import com.tuturself.spring.springbootzuul.filters.StudentPreFilter;
import com.tuturself.spring.springbootzuul.filters.StudentRouteFilter;

@EnableZuulProxy
@SpringBootApplication
public class SpringBootZuulApplication {

	public static void main(String[] args) {
		SpringApplication.run(SpringBootZuulApplication.class, args);
	}

	@Bean
	public StudentPreFilter preFilter(){
		return new StudentPreFilter();
	}
	
	@Bean
	public StudentPostFilter postFilter(){
		return new StudentPostFilter();
	}
	
	@Bean
	public StudentRouteFilter routeFilter(){
		return new StudentRouteFilter();
	}

	@Bean
	public StudentErrorFilter errorFilter(){
		return new StudentErrorFilter();
	}
}

Next task is to create our filters. We will create a filter of each type for you so that you can experiment with them for your self-learning.

To create filters you need to extend the ZuulFiilter class and write an implementation of the methods. There are 4 methods in the ZuulFilter class that need to be overridden.

1)      run: This method will tell what to do while actually filtering.

2)      doFilter: determines whether to apply this filter or ignore it.

3)      filterOrder: the order of the filter in the chain. There can be multiple filters for a request and they are executed in the given order ascending.

4)      Filtertype: This defines the type of filter that is being used. These values need to be mandatorily from the set {“pre”, ”post”, ”route”, ”error”}. The names are self-explanatory and you can define whatever type of filter you want to use.

[Step 5] Add the filters:

We add a folder named filter in our application and add the student related filters in that folder. Here is code for each of the filter:

package com.tuturself.spring.springbootzuul.filters;

import javax.servlet.http.HttpServletRequest;

import com.netflix.zuul.ZuulFilter;
import com.netflix.zuul.context.RequestContext;

public class StudentPreFilter extends ZuulFilter {

	@Override
	public Object run() {
		RequestContext ctx = RequestContext.getCurrentContext();
		HttpServletRequest request = ctx.getRequest();

		System.out.println(String.format("%s request to %s", request.getMethod(), 
                    request.getRequestURL().toString()));
		return null;
	}

	@Override
	public boolean shouldFilter() {
		return true;
	}

	@Override
	public int filterOrder() {
		return 1;
	}

	@Override
	public String filterType() {
		return "pre";
	}
}
package com.tuturself.spring.springbootzuul.filters;

import com.netflix.zuul.ZuulFilter;

public class StudentPostFilter extends ZuulFilter{

	@Override
	public Object run() {
		System.out.println("Post filter");
		return null;
	}

	@Override
	public boolean shouldFilter() {
		
		return true;
	}

	@Override
	public int filterOrder() {
		
		return 1;
	}

	@Override
	public String filterType() {
		
		return "post";
	}
}
package com.tuturself.spring.springbootzuul.filters;

import com.netflix.zuul.ZuulFilter;

public class StudentRouteFilter extends ZuulFilter {

	@Override
	public Object run() {
		System.out.println("In route filter");
		return null;
	}

	@Override
	public boolean shouldFilter() {
		return true;
	}

	@Override
	public int filterOrder() {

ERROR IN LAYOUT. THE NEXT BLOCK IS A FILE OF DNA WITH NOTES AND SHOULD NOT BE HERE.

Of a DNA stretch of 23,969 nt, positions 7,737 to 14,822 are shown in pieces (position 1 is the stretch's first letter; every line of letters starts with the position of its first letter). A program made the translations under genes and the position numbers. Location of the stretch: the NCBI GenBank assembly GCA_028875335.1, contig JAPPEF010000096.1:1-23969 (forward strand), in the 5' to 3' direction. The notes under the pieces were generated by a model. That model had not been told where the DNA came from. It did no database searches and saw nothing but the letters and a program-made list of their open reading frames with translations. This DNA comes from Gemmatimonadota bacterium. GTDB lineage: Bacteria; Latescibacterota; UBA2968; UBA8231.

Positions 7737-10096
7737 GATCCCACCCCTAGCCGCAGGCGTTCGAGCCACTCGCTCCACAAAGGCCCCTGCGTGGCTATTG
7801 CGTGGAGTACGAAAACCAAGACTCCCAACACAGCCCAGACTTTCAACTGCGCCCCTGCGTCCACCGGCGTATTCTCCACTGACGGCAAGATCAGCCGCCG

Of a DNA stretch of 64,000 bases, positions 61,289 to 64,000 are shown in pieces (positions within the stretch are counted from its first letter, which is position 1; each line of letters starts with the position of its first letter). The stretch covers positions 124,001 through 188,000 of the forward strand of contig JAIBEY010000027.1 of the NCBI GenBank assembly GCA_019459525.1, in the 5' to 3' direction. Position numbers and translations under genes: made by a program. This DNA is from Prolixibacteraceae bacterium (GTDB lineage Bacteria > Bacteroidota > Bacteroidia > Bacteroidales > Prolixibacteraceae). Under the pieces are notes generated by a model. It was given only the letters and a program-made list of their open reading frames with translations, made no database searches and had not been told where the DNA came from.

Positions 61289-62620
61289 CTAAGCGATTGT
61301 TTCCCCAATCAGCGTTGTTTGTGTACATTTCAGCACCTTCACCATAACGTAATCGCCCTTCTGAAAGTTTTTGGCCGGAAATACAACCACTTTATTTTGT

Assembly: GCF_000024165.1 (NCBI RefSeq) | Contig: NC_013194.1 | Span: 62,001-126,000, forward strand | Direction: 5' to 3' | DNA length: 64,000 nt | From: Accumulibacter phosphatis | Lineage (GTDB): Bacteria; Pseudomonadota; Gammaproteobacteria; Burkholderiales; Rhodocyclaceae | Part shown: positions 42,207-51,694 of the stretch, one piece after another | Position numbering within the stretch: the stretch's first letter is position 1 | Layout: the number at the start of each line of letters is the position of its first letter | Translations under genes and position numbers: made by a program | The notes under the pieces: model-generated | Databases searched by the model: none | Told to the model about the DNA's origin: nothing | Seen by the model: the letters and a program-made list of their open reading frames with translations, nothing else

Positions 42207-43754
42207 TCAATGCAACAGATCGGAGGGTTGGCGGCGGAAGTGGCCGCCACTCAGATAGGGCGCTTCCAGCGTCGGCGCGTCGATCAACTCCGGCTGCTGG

return 1;
	}

	@Override
	public String filterType() {
		return "route";
	}
}
package com.tuturself.spring.springbootzuul.filters;

import com.netflix.zuul.ZuulFilter;

public class StudentErrorFilter extends ZuulFilter {

	@Override
	public Object run() {
		System.out.println("Error filter");
		return null;
	}

	@Override
	public boolean shouldFilter() {
		return true;
	}

	@Override
	public int filterOrder() {
		return 1;
	}

	@Override
	public String filterType() {
		return "error";
	}
}

[Step 6] Register the filters in the application:

We register the filters in the application by defining their beans in the application class as below:

	@Bean
	public StudentPreFilter preFilter(){
		return new StudentPreFilter();
	}
	
	@Bean
	public StudentPostFilter postFilter(){
		return new StudentPostFilter();
	}
	
	@Bean
	public StudentRouteFilter routeFilter(){
		return new StudentRouteFilter();
	}

	@Bean
	public StudentErrorFilter errorFilter(){
		return new StudentErrorFilter();
	}

[Step 7] Application properties configuration:

We now configure our application.properties file to proxy our requests for students. This is done by defining the file as below:

zuul.routes.students.url=http://localhost:8090/students
 
#Ribbon is a service provided by netflix OSS suite but we ont use it in this tutorial.
ribbon.eureka.enabled=false
 
server.port=8080

Make sure to provide the path correctly in the proxy URL mapping.

[Step 8] Testing and demo.

We now start the student service by running it as a spring boot app. Then we start the proxy service by running it as a spring boot app as well. Now we have bot service as well as the zuul proxy ready let us hit the URL below:

http://localhost:8080/students?studentId=18

This gives us output for our microservice as below:

Conclusion: So we have seen here how to use Zuul proxy for routing requests. Also, we have studied the various features offered by Zuul proxy.

Exercise: Checkout the logs generated by the proxy application. Figure out what logs are generated at which step.

To download the code of this demo application visit:

https://github.com/shreyasht/spring-boot-examples

Do let us know your suggestions/questions via comments. Happy Coding!

spring 12 Spring Boot 12